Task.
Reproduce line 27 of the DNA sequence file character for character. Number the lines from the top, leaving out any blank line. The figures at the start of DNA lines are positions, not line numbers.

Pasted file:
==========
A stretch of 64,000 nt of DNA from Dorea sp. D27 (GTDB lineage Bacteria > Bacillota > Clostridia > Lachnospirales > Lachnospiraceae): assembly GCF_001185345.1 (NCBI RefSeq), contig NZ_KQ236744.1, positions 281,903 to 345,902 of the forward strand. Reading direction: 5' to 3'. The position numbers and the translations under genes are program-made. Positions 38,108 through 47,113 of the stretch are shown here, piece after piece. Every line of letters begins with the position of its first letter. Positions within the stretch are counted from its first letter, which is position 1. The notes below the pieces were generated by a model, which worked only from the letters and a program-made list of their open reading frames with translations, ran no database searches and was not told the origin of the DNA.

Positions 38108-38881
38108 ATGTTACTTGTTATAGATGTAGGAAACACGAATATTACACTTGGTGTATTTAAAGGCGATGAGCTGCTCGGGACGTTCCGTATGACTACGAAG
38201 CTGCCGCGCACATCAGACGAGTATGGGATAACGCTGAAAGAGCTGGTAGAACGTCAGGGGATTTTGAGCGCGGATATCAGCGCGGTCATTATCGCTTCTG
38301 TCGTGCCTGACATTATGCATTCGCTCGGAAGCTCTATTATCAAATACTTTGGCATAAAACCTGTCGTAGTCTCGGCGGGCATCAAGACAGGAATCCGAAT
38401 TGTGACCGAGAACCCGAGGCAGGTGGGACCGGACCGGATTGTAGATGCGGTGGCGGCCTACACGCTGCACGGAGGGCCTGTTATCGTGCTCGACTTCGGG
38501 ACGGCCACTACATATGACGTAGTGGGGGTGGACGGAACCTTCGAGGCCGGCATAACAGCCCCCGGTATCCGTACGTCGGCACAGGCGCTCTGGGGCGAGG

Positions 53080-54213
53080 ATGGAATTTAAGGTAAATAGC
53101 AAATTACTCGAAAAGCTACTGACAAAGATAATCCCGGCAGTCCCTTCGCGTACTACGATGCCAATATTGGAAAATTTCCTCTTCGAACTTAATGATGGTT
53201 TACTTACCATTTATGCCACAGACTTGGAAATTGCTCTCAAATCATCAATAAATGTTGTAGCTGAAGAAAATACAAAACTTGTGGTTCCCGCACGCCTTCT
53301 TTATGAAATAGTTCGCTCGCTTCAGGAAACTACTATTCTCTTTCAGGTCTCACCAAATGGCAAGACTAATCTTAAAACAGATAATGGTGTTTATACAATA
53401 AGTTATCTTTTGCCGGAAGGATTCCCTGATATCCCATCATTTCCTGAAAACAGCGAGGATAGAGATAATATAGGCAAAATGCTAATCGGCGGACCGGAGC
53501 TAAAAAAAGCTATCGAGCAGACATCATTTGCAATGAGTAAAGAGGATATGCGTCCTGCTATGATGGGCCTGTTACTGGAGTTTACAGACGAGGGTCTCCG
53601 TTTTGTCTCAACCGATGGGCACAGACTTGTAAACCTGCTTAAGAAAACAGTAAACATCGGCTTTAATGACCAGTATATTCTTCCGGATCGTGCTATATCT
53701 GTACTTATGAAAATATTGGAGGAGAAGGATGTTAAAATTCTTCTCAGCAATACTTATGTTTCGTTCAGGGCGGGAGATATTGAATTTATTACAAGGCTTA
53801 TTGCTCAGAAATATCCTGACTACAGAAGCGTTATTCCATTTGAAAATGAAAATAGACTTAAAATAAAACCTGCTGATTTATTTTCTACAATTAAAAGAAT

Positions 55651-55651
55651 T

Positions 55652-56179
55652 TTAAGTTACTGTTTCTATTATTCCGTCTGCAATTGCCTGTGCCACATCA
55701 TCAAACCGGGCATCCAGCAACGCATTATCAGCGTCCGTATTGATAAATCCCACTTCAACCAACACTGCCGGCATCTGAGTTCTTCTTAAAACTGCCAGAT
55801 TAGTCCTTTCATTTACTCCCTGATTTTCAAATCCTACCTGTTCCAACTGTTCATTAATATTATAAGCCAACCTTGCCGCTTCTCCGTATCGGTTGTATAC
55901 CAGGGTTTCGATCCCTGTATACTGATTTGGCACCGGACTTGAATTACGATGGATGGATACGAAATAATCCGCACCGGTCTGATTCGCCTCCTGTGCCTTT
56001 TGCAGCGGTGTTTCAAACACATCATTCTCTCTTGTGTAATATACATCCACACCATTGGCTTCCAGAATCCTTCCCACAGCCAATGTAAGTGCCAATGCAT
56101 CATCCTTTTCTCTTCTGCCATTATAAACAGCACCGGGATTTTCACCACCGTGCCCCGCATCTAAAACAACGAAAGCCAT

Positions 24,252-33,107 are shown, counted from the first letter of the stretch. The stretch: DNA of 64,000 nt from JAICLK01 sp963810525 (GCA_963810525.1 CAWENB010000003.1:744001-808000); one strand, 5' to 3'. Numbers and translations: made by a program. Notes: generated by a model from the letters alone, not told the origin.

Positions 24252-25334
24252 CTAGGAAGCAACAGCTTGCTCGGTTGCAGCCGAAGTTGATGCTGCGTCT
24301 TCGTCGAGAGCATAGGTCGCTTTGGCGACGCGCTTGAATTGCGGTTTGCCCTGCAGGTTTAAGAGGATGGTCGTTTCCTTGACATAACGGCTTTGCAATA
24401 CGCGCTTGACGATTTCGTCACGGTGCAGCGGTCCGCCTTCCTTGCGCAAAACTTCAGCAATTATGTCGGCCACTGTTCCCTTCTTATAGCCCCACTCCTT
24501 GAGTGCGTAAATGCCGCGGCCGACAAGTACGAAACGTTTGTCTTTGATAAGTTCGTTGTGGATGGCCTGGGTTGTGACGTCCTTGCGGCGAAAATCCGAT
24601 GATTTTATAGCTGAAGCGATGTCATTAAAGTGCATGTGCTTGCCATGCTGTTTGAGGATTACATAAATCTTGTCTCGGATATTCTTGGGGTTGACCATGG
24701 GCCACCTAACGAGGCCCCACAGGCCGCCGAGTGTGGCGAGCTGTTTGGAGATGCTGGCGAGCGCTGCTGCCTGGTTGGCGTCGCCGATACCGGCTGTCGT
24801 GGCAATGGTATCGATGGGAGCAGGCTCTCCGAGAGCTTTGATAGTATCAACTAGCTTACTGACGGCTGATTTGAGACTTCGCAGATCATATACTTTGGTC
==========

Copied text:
Positions 24,252-33,107 are shown, counted from the first letter of the stretch. The stretch: DNA of 64,000 nt from JAICLK01 sp963810525 (GCA_963810525.1 CAWENB010000003.1:744001-808000); one strand, 5' to 3'. Numbers and translations: made by a program. Notes: generated by a model from the letters alone, not told the origin.